Whenever a fault occurs on a network such that a large current flows in one or more phases, a Short Circuit in Power System is said to have occurred.
When a short circuit occurs, a heavy current called short circuit current flows through the circuit. This can be beautifully illustrated by referring to Fig. 16.6 where a single phase generator of voltage V and internal impedance Zi is supplying to a load Z. Under normal conditions, the current in the circuit is limited by load impedance Z. However, if the load terminals get shorted due to any reason, the circuit impedance is reduced to a very low value ; being Zi in this case. As Zi is very small, therefore, a large current flows through the circuit. This is called Short Circuit Current. It is worthwhile to make a distinction between a short circuit and an overload.
When a Short Circuit in Power System occurs, the voltage at fault point is reduced to zero and current of abnormally high magnitude flows through the network to the point of fault. On the other hand, an overload means that loads greater than the designed values have Fig. 16.6 been imposed on the system. Under such conditions, the voltage at the overload point may be low, but not zero. The under voltage conditions may extend for some distance beyond the overload point into the remainder of the system. The currents in the overloaded equipment are high but are substantially lower than that in the case of a Short Circuit in Power System.
1. Causes of short-circuit: A short circuit in the power system is the result of some kind of abnormal conditions in the system. It may be caused due to internal and/or external effects.
- Internal effects are caused by breakdown of equipment or transmission lines, from deterioration of insulation in a generator, transformer Such troubles may be due to ageing of insulation, inadequate design or improper installation.
- External effects causing Short Circuit in Power System include insulation failure due to lightning surges, overloading of equipment causing excessive heating; mechanical damage by public etc.
2. Effects of short-circuit: When a short-circuit occurs, the current in the system increases to an abnormally high value while the system voltage decreases to a low value.
- The heavy current due to short-circuit causes excessive heating which may result in fire or Sometimes short-circuit takes the form of an arc and causes considerable damage to the system. For example, an arc on a transmission line not cleared quickly will burn the conductor severely causing it to break, resulting in a long time interruption of the line.
- The low voltage created by the fault has a very harmful effect on the service rendered by the power system. If the voltage remains low for even a few seconds, the consumers’ motors may be shut down and generators on the power system may become unstable.
Due to above deterimental effects of Short Circuit in Power System, it is desirable and necessary to disconnect the faulty section and restore normal voltage and current conditions as quickly as possible.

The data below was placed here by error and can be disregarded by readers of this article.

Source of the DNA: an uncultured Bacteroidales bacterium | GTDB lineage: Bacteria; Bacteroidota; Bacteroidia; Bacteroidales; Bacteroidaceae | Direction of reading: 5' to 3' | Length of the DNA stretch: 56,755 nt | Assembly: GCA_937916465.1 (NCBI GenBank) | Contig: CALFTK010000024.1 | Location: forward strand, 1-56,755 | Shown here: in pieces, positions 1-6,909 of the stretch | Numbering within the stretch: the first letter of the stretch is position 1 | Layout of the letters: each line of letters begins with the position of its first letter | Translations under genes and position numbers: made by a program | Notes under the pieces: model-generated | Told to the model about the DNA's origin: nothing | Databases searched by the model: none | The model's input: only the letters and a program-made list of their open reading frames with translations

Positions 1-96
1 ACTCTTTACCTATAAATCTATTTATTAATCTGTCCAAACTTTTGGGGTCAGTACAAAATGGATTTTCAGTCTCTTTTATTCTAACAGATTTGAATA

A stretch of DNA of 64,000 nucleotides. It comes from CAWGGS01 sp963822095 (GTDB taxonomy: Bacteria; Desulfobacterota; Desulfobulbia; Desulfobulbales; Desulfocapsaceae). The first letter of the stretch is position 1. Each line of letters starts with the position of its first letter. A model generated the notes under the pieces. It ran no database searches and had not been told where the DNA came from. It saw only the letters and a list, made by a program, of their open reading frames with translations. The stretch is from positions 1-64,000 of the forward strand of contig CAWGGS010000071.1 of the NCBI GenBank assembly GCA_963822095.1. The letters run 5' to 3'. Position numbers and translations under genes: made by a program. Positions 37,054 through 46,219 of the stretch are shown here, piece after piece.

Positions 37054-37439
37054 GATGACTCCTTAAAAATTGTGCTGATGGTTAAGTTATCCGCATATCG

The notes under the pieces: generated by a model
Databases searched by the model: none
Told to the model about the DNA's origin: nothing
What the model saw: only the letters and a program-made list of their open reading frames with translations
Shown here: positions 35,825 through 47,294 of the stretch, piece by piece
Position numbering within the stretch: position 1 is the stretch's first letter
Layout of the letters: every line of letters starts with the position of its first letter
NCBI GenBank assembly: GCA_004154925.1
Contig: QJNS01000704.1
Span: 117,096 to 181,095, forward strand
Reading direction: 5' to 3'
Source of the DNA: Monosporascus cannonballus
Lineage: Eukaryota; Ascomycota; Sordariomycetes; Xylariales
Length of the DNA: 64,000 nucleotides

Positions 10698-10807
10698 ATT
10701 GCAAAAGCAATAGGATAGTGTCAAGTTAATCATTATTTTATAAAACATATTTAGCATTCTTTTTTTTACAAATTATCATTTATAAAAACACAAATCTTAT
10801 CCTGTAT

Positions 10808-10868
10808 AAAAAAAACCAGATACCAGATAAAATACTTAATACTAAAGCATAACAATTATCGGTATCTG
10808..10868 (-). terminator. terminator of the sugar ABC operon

Short Circuit Currents:
Most of the failures on the power system lead to short-circuit fault and cause heavy current to flow in the system. The calculations of these short-circuit currents are important for the following reasons :
- A short-circuit on the power system is cleared by a circuit breaker or a fuse. It is necessary, therefore, to know the maximum possible values of short-circuit current so that switchgear of suitable rating may be installed to interrupt them.
- The magnitude of Short Circuit in Power System current determines the setting and sometimes the types and location of protective system.
- The magnitude of short-circuit current determines the size of the protective reactors which must be inserted in the system so that the circuit breaker is able to withstand the fault current.
- The calculation of short-circuit currents enables us to make proper selection of the associated, apparatus (e.g. bus-bars, current transformers etc.) so that they can withstand the forces that arise due to the occurrence of short circuits.
Faults in a Power System:
A fault occurs when two or more conductors that normally operate with a potential difference come in contact with each other. These faults may be caused by sudden failure of a piece of equipment, accidental damage or Short Circuit in Power System to overhead lines or by insulation failure resulting from lightning surges. Irrespective of the causes, the faults in a 3-phase system can be classified into two main categories viz.
(i) Symmetrical faults (ii) Unsymmetrical faults
- Symmetrical faults: That fault which gives rise to symmetrical fault currents (i.e. equal faults currents with 120° displacement) is called a symmetrical fault. The most common example of symmetrical fault is when all the three conductors of a 3-phase line are brought together simultaneously into a short-circuit condition.
- Unsymmetrical faults: Those faults which give rise to unsymmetrical currents (i.e. unequal line currents with unequal displacement) are called unsymmetrical faults. The unsymmetrical faults may take one of the following forms :